Louisiana regulations require electronic filing for income tax returns when taxpayers meet certain thresholds. Mandatory e-filing applies to:
- corporate income tax returns;
- corporation franchise tax returns;
- partnership returns; and
- fiduciary income tax returns (estates and trusts).
In addition, the e-filing rules for withholding tax statements and returns are also expanded to include information returns, such as 1099 forms.
Finally, the telecommunication tax for the deaf must be paid electronically.
Thresholds for Mandatory e-Filing
The thresholds for required e-filing are based on a taxpayer’s assets.
“Assets” mean total worldwide tangible and intangible assets as reported on Line F of Louisiana Form CIFT-620 or Form IT-565. They are also based on book value, which takes depreciation and depletion into account.
Income Tax Returns Filed by Corporations and Partnerships
For corporate income tax and partnership returns, e-filing is required if the “absolute value” of the taxpayer’s assets is at least:
- $500,000 for tax periods beginning in 2018; or
- $250,000 for tax periods beginning after 2018.
Corporate Franchise Tax Returns
For corporate franchise tax returns, e-filing is required if the “absolute value” of the taxpayer’s assets is at least:
- $500,000 for tax periods beginning in 2019; or
- $250,000 for tax periods beginning after 2019.
For fiduciary returns, e-filing is required if the return has:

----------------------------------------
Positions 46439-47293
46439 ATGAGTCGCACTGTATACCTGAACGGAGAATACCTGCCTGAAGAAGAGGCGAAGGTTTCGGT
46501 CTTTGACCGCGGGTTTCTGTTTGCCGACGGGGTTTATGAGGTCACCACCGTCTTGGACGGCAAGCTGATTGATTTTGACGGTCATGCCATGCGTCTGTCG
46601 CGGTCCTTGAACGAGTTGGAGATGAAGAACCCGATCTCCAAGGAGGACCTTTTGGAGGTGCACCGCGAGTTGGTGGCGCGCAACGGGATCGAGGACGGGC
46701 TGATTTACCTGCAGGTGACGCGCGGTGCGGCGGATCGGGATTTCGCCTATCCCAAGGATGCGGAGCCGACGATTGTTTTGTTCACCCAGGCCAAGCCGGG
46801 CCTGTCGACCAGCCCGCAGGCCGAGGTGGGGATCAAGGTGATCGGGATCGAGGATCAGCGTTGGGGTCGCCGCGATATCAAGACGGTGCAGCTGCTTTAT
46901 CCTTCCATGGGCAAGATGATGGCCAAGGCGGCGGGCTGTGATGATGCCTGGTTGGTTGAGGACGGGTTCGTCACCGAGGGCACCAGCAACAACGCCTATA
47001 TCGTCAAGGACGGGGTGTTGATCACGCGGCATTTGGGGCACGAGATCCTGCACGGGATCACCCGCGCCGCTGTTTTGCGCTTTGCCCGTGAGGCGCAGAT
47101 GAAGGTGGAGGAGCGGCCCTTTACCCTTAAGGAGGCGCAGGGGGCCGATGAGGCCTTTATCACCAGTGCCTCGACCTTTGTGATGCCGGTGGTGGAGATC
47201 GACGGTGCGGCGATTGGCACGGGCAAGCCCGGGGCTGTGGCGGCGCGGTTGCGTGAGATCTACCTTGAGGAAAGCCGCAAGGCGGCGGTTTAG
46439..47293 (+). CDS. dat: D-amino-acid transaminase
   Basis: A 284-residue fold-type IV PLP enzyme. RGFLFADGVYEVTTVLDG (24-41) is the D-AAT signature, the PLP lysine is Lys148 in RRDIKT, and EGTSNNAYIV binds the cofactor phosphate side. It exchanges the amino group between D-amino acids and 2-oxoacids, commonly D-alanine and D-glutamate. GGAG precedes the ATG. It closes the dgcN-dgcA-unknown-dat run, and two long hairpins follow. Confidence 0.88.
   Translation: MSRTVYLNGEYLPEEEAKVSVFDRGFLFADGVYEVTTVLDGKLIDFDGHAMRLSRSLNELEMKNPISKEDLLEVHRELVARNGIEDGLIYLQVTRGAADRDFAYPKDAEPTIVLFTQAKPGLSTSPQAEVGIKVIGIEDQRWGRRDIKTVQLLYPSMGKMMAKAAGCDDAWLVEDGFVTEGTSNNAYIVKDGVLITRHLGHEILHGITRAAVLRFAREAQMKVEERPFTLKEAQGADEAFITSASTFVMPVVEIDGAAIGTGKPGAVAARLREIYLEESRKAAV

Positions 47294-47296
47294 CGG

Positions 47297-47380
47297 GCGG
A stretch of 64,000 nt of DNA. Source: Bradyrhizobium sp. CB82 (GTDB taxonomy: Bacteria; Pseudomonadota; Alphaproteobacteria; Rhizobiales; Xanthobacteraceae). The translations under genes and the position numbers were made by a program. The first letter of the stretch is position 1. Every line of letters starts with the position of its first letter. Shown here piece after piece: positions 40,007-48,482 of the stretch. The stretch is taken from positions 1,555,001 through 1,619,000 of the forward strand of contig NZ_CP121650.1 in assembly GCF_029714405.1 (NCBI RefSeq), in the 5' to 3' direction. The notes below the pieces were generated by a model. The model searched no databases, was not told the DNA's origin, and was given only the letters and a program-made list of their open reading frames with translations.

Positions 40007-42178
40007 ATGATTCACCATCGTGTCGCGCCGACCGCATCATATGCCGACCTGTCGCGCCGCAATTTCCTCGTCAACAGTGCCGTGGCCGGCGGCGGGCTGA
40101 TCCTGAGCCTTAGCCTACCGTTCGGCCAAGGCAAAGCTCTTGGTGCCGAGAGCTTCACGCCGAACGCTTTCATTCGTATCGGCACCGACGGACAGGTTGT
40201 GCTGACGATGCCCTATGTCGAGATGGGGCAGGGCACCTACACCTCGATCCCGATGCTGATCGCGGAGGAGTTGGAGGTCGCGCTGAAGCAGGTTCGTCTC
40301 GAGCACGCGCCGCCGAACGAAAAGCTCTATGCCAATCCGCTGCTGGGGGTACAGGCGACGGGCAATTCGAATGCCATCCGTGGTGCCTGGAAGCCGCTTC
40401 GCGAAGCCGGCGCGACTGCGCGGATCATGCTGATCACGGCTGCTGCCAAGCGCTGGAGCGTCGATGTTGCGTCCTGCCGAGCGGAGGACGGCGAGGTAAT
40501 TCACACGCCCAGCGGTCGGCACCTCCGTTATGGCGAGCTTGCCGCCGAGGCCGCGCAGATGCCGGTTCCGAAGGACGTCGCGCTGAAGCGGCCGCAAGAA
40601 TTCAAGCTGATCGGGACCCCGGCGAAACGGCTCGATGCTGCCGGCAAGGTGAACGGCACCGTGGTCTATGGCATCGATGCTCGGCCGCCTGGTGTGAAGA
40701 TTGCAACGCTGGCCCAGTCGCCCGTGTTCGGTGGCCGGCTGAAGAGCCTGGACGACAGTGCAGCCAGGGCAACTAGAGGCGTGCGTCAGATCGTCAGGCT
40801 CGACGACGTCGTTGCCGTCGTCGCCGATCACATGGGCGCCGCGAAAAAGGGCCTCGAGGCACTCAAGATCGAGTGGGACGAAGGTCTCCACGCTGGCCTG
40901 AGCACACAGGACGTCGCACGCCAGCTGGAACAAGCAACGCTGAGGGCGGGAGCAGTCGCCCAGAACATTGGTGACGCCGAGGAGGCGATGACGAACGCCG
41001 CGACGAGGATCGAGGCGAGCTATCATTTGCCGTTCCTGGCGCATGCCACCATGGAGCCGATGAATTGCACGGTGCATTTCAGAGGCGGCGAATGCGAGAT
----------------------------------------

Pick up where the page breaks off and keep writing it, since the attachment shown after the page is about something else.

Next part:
- 11 or more Schedules K-1 attached for tax periods beginning in 2019; or
- one or more Schedules K-1 attached for tax periods beginning after 2019.
Absolute Value of Assets
“Absolute value” means that the threshold amount is either a positive or negative number. For example, if the threshold is $250,000, then the value of total assets can be either:
– equal to or greater than $250,000; or
– equal to or less than -$250,000.
Failure to E-file
Taxpayers required to e-file may not send paper versions of any forms to be included with their return.
The e-filing mandates apply to the taxpayer and preparers who file returns on their behalf.
Penalties for Failure to Comply
Failure to comply will result in a penalty of $100 or 5% of the tax due, whichever is greater.
The penalty can be waived if the failure to comply was not attributable to the taxpayer’s negligence.
However, if the penalty exceeds $25,000, the waiver may be subject to oversight by a legislative committee. Oversight is not required if the penalty is waived under the state’s voluntary disclosure program.
Regulations now clarify that employers must submit copies of information returns, such as federal Form 1099, to the state.
In addition, employers that file 50 or more employee withholding statements must electronically file the information returns.
EFT for Telecommunication Tax for the Deaf
All telecommunication tax for the deaf payments must now be made by electronic funds transfer. This applies to payments:
- by local or wireless telecommunications service companies operating in Louisiana; and
- beginning with the third quarter of the 2018 taxable calendar.
Payments must be made by the 30th day following the close of the reporting period.
Failure to comply with the EFT requirements will result in the payment being considered delinquent. Penalties and interest will be applied.
Delinquent penalties can be waived if the taxpayer makes a good faith attempt and exercises due diligence in initiating an EFT.
In addition, the EFT requirement can be waived it would create an undue hardship.
LAC 61:I.1515; LAC 61:III.1501, 1503, 1505, 1507, 1509 and 1530, Louisiana Department of Revenue, effective September 20, 2018